border-image is a tricky beastie of a property. It has dependencies, it’s barely out of vendor prefixation, and while
border-image itself is a shorthand code, the individual properties are scarely implemented. Also, while the fallback is simple enough,
border-image isn’t at all supported in IE, relegating this property to more of a novelty than a viable design element.
Still, the rest of the world supports it, including iOS, Android, and even Blackberry. So there’s some merit.
Let’s break down the property. The below is the core CSS of the demo seen here.
border-width:77px 75px 75px 74px; border-image:url(frame.png) 77 75 75 74 fill stretch;
First, note the aforementioned dependency above in line 1.
border-image needs a
border-width specified, otherwise it will not render. Easy enough. Added bonus — if
border-image is not supported, the browser just falls back to the basic border. So just add a
border-style to that code and you’ll be set.
border-image is a shorthand property for the following fields:
url()property. Use like any other in CSS.
Imagine four lines cutting the image: top, right, bottom and left. These lines cut the image into nine pieces.
border-image-slicedefines, by number or percentage, determine the size of those slices.
Jamy Golden over at Unmatched Style does a great job of explaining the slices as ratios to border width:
In effect, you can scale the size of the border image relative to its base width. This accepts one to four values, working just like the other CSS clockwise shorthands.
Lastly, note the keyword
fill. That refers to the centermost slice. You can toggle the center as a pseudo-background image by specifying
border-image-outsetdetermines how far from the border position the border image should render. The property accepts either an integer used as a multiplier or a direct pixel length. The default is 0, as in, the border image should appear right where the border is.
If the border width is set to 60px, a
border-image-outsetof 1 will render the border image 60px from the border origin. It’s interesting to note that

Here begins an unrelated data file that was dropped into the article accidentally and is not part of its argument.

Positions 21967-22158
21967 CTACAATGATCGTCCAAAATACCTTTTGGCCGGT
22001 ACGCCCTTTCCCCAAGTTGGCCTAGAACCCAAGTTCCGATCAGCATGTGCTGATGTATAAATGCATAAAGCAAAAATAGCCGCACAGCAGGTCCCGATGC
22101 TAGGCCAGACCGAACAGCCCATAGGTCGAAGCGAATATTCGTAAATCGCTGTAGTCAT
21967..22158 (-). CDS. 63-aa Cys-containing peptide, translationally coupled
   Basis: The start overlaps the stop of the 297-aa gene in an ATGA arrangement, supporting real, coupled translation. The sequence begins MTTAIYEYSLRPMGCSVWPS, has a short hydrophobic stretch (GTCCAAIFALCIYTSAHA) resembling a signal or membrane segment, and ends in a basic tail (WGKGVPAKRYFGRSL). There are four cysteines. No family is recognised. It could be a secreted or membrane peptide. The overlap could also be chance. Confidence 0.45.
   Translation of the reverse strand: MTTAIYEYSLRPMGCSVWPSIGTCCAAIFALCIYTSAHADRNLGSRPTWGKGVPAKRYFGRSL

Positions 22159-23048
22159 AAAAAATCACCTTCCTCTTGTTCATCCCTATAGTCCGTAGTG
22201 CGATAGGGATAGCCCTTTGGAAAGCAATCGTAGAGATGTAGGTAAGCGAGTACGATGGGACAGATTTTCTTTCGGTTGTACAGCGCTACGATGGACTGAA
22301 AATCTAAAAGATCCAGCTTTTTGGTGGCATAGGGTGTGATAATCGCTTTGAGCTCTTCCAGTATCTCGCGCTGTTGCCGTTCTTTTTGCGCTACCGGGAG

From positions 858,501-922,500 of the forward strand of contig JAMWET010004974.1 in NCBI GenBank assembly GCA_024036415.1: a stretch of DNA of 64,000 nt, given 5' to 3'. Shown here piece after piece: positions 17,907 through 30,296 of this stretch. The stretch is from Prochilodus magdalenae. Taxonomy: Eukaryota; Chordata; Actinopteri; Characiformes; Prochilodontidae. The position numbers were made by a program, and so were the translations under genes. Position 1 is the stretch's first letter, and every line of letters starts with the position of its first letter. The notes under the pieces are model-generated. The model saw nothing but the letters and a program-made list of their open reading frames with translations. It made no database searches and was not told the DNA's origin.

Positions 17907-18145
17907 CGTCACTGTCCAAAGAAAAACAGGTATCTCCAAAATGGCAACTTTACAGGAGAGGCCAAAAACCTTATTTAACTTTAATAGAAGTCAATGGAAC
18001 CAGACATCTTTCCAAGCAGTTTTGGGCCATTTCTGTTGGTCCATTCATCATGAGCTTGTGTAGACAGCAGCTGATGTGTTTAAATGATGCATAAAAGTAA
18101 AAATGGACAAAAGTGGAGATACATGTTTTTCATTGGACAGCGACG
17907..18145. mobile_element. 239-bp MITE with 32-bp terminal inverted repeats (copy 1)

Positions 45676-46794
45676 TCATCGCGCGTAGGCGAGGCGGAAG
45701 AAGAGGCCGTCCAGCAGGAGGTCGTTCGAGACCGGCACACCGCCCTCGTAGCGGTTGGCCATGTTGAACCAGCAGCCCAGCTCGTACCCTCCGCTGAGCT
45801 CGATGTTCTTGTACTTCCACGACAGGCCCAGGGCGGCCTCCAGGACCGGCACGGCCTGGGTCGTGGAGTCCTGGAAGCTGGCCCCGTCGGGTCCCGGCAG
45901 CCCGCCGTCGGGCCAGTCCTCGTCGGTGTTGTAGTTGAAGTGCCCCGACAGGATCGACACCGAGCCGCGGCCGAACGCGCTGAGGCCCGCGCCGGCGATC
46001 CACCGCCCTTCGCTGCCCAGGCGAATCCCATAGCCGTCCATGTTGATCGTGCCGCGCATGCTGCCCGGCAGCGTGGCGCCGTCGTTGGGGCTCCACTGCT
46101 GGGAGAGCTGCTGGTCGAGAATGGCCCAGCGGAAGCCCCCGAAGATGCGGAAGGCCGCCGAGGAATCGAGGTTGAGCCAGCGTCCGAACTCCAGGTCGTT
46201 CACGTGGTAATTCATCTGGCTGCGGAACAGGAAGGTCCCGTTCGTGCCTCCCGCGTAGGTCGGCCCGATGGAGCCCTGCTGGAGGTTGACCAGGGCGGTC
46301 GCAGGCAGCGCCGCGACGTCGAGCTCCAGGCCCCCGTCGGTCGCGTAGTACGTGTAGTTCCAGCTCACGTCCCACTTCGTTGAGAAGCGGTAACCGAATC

border-image-outset doesn’t affect the box model at all. Even though the expansion of the border greatly increases the element size visually, the element will still maintain the original DOM width.
The special thing about
border-imageis that the image changes to fit the content. How it changes is defined here. The value can be any one or two of:
- The single image fills the gap between two borders.
- The image repeats itself, without scaling, to fill the gap. The image will simply trim off the end to fit.
- Similar to repeat, but the image will scale itself to fit, rather than clip.
- Instead of scaling the image to fill the gap, the browser will simply distribute the repeated image with whitespace in between.
The previous property,
border-image-slice, defined the “slices” of the image. That is, how the image gets cut and applied as a border.
border-image-width defines the height of the image in the allotted space. A simple integer acts as multiplier — the default setting, not needed above, is 1. Pixel values and percentages can also be used.
For example, this setting:
border-width:60px; border-image:url(frame.png) 60;
is the same, visually, as
border-width:60px; border-image:url(frame.png) 120/2;
/2 is the
border-image-width specified. Again, it’s a multiplier. Where the border width/slice ratio is 60px/120px, or one-half, the
border-image-width of 2 doubles that ratio back to 1.
One more note — remember the keyword
fill is part of the previous property,
border-image-slice, so using it in the shorthand looks like this:
border-image:url(frame.png) 60 75 fill/1;
It’s easy to want to set
/2 immediately after the integers, but as that’s not valid, the border won’t render.